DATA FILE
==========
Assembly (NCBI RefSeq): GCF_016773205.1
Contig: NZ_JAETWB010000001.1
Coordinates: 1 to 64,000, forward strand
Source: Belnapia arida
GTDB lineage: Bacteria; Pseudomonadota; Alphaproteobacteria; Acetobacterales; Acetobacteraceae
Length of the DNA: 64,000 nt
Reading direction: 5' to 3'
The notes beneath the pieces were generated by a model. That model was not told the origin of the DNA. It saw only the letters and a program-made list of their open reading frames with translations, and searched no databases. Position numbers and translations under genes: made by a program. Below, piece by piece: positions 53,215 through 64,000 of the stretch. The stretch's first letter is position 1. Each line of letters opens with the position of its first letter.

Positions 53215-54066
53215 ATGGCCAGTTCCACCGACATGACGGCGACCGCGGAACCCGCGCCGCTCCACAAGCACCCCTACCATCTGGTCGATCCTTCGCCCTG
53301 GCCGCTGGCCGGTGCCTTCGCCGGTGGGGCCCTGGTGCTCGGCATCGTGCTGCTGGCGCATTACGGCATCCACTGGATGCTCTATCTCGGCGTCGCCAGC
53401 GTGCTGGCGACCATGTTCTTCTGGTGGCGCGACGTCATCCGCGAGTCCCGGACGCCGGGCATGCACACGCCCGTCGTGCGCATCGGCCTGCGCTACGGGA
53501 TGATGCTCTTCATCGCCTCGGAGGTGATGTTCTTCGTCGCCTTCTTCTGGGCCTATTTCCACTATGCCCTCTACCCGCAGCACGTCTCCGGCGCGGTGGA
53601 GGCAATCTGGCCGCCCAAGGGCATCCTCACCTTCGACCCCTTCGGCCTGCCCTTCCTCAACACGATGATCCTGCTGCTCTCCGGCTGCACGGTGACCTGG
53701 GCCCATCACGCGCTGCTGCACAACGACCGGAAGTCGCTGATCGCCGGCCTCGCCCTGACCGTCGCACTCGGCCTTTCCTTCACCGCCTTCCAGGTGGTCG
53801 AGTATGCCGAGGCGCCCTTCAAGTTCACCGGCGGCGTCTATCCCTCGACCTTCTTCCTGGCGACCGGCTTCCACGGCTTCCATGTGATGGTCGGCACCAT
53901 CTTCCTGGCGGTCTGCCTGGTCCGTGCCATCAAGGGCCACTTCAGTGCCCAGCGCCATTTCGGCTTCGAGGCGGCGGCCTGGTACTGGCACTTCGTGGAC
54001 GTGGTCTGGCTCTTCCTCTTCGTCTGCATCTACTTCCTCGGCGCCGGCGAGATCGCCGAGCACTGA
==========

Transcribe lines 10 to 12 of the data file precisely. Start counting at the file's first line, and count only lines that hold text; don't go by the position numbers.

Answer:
53215 ATGGCCAGTTCCACCGACATGACGGCGACCGCGGAACCCGCGCCGCTCCACAAGCACCCCTACCATCTGGTCGATCCTTCGCCCTG
53301 GCCGCTGGCCGGTGCCTTCGCCGGTGGGGCCCTGGTGCTCGGCATCGTGCTGCTGGCGCATTACGGCATCCACTGGATGCTCTATCTCGGCGTCGCCAGC
53401 GTGCTGGCGACCATGTTCTTCTGGTGGCGCGACGTCATCCGCGAGTCCCGGACGCCGGGCATGCACACGCCCGTCGTGCGCATCGGCCTGCGCTACGGGA